The way in which she chooses to speak is vital not only in a discussion of genre, but also in a discussion of audience. The speech was a public address, but because it came forth amidst a rally, it can also be taken as a form of social protest. Beyond that, the speech was recorded both formally and informally. In the news videos, one can clearly see the several modern-day smart phones being used to record Gaga doing something that isn’t typically “her thing.” Although her audience may have been mostly the people at the rally (one can assume nearly all of them are supporters of the repeal of DADT), the recording of her speech is a vital component. This immortalizes her delivery and can now reach Youtube viewers and anywhere that news stations feel it appropriate to screen. Those who dissent can now see the logic she presents. However, other than those who are included one could almost say incidentally, Gaga directly addresses and calls out U.S. senators John McCain, Olympia Snowe, Susan Collins, and Scott Brown. Although she’s chosen her direct audience by participating in the Maine rally, she also picks out for her opponents the people she most wants to hear her. By name-dropping, she ensures the inclusion of dissenting senators as members of her audience.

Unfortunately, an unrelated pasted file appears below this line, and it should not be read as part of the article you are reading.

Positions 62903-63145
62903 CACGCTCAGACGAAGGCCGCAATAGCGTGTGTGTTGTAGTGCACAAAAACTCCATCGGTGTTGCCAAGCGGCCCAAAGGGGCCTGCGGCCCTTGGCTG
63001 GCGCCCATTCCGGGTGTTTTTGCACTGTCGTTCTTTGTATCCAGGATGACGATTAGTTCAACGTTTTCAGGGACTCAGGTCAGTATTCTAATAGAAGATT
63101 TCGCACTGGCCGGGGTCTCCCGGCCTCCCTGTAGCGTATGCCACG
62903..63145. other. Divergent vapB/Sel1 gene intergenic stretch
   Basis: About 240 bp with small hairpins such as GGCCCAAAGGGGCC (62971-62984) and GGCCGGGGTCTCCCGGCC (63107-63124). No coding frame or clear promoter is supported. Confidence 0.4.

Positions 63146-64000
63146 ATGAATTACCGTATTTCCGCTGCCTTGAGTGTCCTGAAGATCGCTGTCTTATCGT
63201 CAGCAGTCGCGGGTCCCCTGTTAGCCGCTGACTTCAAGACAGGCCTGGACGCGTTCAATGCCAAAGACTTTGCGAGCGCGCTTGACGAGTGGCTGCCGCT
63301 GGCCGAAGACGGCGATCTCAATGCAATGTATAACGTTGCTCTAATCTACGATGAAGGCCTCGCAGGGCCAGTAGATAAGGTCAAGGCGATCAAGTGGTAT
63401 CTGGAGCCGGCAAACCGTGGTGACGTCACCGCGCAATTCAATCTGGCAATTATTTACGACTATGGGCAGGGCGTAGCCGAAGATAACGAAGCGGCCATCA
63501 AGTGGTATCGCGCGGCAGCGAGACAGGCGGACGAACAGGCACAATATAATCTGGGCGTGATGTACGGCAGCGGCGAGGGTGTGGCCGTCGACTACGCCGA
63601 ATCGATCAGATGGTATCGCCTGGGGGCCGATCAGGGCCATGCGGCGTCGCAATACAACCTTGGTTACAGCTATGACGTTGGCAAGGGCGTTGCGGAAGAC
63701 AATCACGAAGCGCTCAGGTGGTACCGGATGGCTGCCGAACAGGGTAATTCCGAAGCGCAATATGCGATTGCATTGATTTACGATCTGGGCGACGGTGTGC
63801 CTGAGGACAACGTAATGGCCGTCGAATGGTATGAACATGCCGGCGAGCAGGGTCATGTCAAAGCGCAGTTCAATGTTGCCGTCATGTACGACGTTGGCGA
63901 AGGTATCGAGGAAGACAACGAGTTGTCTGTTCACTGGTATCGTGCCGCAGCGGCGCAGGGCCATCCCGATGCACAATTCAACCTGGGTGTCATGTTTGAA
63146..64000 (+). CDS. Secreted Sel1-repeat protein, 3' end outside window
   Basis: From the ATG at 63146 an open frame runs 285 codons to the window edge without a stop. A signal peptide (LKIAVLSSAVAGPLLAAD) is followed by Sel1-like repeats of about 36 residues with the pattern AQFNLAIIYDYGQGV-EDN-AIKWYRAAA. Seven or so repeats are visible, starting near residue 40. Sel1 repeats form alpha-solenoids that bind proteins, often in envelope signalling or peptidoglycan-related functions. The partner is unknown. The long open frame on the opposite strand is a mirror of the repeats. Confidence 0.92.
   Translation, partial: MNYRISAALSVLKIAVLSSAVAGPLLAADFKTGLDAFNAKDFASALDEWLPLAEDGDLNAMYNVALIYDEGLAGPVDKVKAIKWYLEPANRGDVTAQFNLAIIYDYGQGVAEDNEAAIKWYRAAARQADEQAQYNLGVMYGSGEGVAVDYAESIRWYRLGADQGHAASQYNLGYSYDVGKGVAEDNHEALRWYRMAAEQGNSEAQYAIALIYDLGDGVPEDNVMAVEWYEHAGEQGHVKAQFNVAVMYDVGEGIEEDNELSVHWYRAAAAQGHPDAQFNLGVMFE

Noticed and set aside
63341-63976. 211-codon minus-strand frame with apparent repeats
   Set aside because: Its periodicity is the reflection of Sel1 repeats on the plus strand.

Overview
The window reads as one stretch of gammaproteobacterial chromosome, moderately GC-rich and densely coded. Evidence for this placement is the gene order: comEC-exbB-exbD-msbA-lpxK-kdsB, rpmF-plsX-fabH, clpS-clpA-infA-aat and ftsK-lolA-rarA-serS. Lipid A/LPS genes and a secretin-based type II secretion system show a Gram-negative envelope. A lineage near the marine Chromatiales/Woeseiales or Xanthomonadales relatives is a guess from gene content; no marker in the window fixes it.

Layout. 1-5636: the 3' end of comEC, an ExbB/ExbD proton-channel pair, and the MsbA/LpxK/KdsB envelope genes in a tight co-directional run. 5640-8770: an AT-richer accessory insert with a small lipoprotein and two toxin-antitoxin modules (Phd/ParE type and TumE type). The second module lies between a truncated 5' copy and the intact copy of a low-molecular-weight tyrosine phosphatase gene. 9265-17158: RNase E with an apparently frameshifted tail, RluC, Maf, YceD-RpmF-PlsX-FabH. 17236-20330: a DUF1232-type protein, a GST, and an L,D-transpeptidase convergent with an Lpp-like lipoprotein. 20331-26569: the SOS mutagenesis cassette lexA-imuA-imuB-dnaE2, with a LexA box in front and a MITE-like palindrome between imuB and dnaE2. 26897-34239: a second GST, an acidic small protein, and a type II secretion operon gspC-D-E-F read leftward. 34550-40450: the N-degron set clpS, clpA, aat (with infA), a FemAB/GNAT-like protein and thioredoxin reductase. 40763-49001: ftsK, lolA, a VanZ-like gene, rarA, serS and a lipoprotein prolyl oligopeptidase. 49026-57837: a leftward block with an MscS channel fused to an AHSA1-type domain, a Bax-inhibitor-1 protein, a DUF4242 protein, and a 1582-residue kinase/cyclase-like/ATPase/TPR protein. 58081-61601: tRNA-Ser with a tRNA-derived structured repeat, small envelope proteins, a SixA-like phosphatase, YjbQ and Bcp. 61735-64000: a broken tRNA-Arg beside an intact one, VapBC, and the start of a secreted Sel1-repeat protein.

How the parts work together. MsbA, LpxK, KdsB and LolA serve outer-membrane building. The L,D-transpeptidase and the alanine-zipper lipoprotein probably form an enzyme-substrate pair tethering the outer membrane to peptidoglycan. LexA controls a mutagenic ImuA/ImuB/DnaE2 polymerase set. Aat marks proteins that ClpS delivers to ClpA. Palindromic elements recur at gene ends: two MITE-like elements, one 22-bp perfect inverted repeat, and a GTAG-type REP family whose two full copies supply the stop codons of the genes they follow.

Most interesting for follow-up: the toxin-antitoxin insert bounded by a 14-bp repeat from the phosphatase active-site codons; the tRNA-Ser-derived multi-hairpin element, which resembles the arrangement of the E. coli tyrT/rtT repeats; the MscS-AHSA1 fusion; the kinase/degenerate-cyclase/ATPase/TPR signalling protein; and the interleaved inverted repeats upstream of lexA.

Lady Gaga is not a politician, but she also hasn’t limited herself to self-expression in her life. Art can be as important to a political cause as a speech. Take, for instance, Obama’s instant-classic red, white and blue “hope” poster. However, art cannot always say exactly what we want it to, or work as explicitly as we need it to. In these cases, it is just as viable for a pop-star to write an impassioned speech as it is for a poet to read at the presidential inauguration. Lady Gaga participated in an on-going debate that she felt obligated to help win. Pop star or no pop star, after listening to her speak, it is hard to disagree that equality truly is the prime rib of America, and all of us: black, white, gay straight, soldier or citizen, are entitled to a slice. And thanks to the efforts of so many faithful Americans, Lady Gaga included, have helped make equality available to everyone. “It’s prime rib, it’s the same size, it’s the same grade, the same cut, at wholesale cost, and it’s [finally] in the Constitution.”